So let me start off by saying your work is uhhhhmazing! It has this raw, unique touch that I haven’t seen in awhile. I can scroll through Instagram and immediately tell a @i_amsin image from someone else’s work and that is definitely something to take note of when connecting with creatives. I saw your work floating around from different events and people in the industry, and knew I had to meet the creator behind the lens.
I see you have #NewNYer in your bio, where are you from? Did your upbringing influence you as an artist?
Sincere: I’m from uptown NY born and raised. My upbringing…had to be a very fair one, “learn your own lessons” kind of upbringing. My parents were creative in their own ways when I was younger, and they loved music which was the bigger impact on my life. My parents openness to music, they listened to so much of it.
When did you start focusing on photography? Was that an outlet you always wanted or did you just fall into it?
Sincere: I started focusing on photography almost 5-6 years ago. That’s when I started taking it seriously. I just bought a camera and started taking photos next thing you know my camera was paying for itself and people are calling me a photographer.
#Filmisnotdead, so what was your first film camera?
Sincere: The camera I’m shooting these “3D” images with is actually my first film camera, and it takes 35mm film.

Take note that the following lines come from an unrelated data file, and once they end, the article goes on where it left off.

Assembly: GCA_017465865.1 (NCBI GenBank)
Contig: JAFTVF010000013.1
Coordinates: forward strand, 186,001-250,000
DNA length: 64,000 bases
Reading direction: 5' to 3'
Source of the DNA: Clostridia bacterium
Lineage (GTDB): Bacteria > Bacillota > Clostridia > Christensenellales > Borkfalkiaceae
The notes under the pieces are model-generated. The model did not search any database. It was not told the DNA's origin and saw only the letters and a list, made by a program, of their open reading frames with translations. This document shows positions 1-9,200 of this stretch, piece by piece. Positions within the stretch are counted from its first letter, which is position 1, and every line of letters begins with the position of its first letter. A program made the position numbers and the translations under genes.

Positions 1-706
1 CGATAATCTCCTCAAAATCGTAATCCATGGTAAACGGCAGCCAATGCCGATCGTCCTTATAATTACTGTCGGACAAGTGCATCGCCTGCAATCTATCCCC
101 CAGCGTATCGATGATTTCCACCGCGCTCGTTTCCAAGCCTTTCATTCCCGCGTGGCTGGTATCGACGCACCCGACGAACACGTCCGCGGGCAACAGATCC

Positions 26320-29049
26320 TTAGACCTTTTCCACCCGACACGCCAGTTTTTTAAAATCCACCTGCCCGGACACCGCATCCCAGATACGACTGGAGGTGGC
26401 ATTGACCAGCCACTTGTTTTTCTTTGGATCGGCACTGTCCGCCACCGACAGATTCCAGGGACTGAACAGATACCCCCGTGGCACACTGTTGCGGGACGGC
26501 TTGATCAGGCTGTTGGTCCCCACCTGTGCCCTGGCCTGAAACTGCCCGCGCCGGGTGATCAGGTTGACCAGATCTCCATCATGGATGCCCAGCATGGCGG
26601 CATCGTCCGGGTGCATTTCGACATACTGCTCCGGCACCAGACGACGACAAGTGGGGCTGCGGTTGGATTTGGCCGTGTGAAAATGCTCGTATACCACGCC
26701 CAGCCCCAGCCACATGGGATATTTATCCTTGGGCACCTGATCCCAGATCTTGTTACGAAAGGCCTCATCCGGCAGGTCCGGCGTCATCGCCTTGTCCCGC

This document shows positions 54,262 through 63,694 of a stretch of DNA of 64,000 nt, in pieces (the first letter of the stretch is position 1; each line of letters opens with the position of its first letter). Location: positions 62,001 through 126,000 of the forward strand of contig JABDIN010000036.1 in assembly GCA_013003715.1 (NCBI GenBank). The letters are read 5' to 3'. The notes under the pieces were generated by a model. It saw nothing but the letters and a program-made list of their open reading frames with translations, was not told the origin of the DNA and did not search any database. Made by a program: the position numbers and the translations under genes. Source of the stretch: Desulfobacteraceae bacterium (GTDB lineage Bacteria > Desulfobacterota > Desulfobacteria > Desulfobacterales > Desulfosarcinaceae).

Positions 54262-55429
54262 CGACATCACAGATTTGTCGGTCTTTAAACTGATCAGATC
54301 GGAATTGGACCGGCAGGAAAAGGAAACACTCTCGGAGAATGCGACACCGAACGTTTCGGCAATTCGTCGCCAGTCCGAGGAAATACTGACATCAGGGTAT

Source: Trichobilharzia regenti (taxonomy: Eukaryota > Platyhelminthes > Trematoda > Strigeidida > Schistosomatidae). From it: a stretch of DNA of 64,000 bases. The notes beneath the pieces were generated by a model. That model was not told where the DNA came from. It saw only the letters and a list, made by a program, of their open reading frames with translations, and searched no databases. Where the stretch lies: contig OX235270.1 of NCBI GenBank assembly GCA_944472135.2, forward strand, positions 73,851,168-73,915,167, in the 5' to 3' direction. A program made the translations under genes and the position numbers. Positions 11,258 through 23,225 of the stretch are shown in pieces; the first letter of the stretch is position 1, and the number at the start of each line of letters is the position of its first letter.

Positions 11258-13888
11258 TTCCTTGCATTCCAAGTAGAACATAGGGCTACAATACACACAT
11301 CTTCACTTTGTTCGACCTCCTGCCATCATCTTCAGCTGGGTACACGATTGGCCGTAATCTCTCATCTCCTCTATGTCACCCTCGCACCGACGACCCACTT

There’s been a noticeable influx of people going back to using film, and I’ve heard some people say you pick up a film camera and immediately you’re an event photographer. However, I know there’s an art to film photography. What do you say to that? And how do you feel about film photography becoming popular again?
Sincere: I thought it was the other way around!…you buy a digital camera and boom you’re a “photographer”. But, I’ve been shooting for a while and I still cringe at the idea of calling myself a photographer. I don’t have a favorite photographer, I watch movies for my inspiration. Film becoming popular again just might be what we need because you actually have to know how to shoot a proper photo with a film camera you can’t just Photoshop it to make it look cooler.
Parties are filled with crowds, drink-spilling, and random people bumping into you. With a camera and a mission in mind, how do you deal with capturing those perfect moments in a room of chaos?
Sincere: [I think] you have to enjoy the moments and be apart of the chaos, because going against it will never work in your favor. I’ve rolled blunts on the outskirts of Travis Scott motivated mosh pits in a dim lit venue and then took photos right after. I really think if you’re there just to take photos then you’re doing it wrong already. I only take photos of artist I can enjoy. I’m out here to capture true moments that make me feel good and hopefully makes others feel the same just from the photo I took.